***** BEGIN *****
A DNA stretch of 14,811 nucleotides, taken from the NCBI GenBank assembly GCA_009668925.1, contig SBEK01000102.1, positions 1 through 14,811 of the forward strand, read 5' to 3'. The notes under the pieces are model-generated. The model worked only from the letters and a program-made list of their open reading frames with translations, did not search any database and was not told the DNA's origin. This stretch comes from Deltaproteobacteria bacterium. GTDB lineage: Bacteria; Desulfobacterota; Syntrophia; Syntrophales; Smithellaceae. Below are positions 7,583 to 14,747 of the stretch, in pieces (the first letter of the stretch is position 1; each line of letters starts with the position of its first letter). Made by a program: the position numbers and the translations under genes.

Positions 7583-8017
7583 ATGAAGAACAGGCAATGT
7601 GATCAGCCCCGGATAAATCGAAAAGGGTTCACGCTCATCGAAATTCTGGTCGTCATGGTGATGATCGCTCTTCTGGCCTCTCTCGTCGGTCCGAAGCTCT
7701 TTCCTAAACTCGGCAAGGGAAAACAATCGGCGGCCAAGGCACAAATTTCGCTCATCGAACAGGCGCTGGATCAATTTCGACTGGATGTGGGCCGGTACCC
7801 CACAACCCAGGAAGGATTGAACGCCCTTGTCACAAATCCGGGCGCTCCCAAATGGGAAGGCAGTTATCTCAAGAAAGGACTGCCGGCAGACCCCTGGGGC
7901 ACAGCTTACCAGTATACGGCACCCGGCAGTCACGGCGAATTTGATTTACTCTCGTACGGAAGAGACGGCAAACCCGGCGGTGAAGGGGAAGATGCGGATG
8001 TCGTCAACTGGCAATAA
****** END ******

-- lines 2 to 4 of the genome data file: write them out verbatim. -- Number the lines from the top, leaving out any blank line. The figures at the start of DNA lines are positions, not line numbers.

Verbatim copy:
Positions 7583-8017
7583 ATGAAGAACAGGCAATGT
7601 GATCAGCCCCGGATAAATCGAAAAGGGTTCACGCTCATCGAAATTCTGGTCGTCATGGTGATGATCGCTCTTCTGGCCTCTCTCGTCGGTCCGAAGCTCT